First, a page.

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Make a Mini Waterfall

Fourth Grade Physical Science Activities: Make a Mini Waterfall

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It’s a fact: kids love water. They love to play in it, swim in it, splash in it, run through it, drink it and spray it. Here's a fun activity in which your child can play with some water on a hot day and learn something while he's at it. Have him build his very own mini-waterfall! Your child will love the creativity involved with this project and he’ll get to work on his planning, problem solving, and architectural and science skills as well.  Not to mention, he'll get a chance to cool off and goof off with some water the next time the temperatures climb.

What You Need:

  • Paper
  • Pencil
  • Recycled materials
  • Scissors
  • Rubber cement glue
  • Water
  • Plastic Basin (such as a Rubbermaid storage container - should be fairly shallow and wide)

What You Do:

  1. Tell your child that he will be creating a mini-waterfall outside today. Have him search out recycled items and natural elements (like rocks, sticks, pine cones, etc.).  Allow him to start planning his design by first using pencil and paper.              
  2. Once your child has an idea of what the structure will look like, allow him to start building his waterfall with the materials inside the plastic basin, making sure to build up, so that the water has somewhere to go. You might want to give him some tips like:  Make a strong foundation for the waterfall. (Rocks in a pile work well for this.)
  3. Help him think of materials that will allow the water to fall in interesting ways. Pine cones, tubes, straws, and plastic bottles cut in half vertically can make fun elements to add to the waterfall, in addition to giving this activity a "green" spin. The more you direct the water, the more interesting it will look.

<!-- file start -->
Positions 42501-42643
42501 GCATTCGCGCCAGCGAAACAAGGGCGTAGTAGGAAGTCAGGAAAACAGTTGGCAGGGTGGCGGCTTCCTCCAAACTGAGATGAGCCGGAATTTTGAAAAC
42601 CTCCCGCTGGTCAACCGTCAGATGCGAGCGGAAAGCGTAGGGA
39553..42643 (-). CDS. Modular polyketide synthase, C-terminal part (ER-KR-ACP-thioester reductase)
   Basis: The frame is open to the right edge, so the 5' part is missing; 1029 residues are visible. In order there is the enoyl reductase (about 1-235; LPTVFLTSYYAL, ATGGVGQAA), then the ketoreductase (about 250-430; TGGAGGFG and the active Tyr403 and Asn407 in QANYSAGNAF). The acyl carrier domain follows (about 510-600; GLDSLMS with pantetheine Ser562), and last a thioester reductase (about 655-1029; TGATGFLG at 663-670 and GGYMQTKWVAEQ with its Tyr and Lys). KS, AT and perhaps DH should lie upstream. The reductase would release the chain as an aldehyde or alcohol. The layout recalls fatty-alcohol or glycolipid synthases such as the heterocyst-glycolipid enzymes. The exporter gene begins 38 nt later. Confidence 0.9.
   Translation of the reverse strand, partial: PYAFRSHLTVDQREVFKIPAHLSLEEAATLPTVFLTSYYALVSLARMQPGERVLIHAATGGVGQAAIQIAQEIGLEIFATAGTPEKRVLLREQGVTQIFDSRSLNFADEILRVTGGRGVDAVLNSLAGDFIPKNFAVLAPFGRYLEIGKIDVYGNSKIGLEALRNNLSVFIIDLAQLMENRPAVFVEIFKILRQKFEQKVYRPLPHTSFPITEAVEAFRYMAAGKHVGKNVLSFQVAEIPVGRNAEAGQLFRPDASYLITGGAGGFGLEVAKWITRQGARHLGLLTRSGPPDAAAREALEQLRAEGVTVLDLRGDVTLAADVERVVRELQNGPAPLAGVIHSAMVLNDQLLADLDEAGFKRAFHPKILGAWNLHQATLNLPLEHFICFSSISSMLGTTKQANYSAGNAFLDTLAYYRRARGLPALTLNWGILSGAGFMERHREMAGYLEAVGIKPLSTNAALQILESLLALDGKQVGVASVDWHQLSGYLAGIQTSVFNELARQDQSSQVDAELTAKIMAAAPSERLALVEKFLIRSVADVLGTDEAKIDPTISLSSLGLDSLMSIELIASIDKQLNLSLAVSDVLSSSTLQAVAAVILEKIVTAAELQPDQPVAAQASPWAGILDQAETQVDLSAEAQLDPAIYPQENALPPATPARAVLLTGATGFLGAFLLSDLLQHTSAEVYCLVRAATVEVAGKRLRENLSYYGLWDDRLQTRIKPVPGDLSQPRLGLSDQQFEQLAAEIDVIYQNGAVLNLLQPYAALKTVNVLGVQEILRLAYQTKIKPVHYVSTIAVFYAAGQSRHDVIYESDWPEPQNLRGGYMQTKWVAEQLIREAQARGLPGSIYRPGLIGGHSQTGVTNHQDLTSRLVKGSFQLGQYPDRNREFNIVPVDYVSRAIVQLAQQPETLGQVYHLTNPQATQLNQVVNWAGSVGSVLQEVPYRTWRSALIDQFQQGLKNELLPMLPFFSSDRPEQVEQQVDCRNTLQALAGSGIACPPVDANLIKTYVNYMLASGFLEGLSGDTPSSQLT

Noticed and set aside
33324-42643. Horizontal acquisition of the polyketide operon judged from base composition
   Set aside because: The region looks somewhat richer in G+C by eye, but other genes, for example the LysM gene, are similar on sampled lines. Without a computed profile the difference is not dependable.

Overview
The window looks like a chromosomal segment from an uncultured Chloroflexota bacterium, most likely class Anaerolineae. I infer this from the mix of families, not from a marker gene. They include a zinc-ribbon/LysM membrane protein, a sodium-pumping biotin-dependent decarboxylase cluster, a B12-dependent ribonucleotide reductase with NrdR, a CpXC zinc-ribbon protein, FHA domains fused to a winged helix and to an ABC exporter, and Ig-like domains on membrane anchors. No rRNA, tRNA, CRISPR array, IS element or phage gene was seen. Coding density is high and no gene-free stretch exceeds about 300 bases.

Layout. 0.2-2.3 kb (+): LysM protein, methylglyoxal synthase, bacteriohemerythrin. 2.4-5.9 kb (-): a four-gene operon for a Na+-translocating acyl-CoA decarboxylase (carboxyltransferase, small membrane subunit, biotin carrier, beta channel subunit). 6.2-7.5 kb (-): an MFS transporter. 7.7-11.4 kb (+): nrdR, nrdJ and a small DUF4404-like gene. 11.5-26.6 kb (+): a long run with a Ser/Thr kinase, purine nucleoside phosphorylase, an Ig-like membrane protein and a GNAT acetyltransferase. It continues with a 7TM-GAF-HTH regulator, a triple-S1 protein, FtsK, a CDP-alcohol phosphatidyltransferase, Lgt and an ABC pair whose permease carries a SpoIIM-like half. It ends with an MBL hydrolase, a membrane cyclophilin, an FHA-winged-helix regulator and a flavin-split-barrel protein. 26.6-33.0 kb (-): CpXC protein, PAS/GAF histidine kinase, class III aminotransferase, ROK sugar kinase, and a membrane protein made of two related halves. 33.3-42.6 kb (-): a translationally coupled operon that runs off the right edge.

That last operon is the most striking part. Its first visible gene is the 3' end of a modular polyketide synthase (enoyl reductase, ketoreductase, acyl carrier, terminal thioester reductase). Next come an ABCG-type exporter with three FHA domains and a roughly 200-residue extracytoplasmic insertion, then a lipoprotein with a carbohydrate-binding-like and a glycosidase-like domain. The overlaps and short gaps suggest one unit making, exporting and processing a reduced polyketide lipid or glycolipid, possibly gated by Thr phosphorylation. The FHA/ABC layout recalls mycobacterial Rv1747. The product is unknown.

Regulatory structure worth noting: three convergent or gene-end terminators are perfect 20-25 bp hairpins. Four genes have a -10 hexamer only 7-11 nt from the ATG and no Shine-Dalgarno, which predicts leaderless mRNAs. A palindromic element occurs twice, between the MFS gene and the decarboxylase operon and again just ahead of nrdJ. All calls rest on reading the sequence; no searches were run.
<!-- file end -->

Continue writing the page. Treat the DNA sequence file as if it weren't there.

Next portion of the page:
4. Use the glue only when necessary. Too much gluing can make for a messy waterfall, and your child should try to get creative without using too much.
  5. Pour water over your child’s creation to see how the water flows and drips. Encourage your child to experiment with the water as he builds different parts of his waterfall so he can see how it flows. Explain to him that it’s okay to make changes as you go along – this is called problem solving, and the best engineers use the same process.
  6. When your child is done, have him show you his waterfall and encourage him to talk about the process of building it. Some questions you might ask are: How did you decide on your materials?  What changes did you make, if any?  Did you learn anything while building the waterfall?  What’s your favorite part of the waterfall? Why? 
  7. To exhibit your child's waterfall, you may want to position a hose above it and let a trickle of water flow down the waterfall into the basin. Only do this for a short period of time, as you don't want to waste water (you can use whatever water is in the basin afterward to water your house plants or the yard.)
  8. If your child likes this activity, challenge him to make another mini-waterfall in a totally different way so he can compare and contrast his two models!

 

Vanessa Genova DeSantis has been teaching for fourteen years in public and private elementary and middle schools. She's also an educational freelance writer as well as a private tutor for elementary, middle and high school students.

Updated on May 23, 2013
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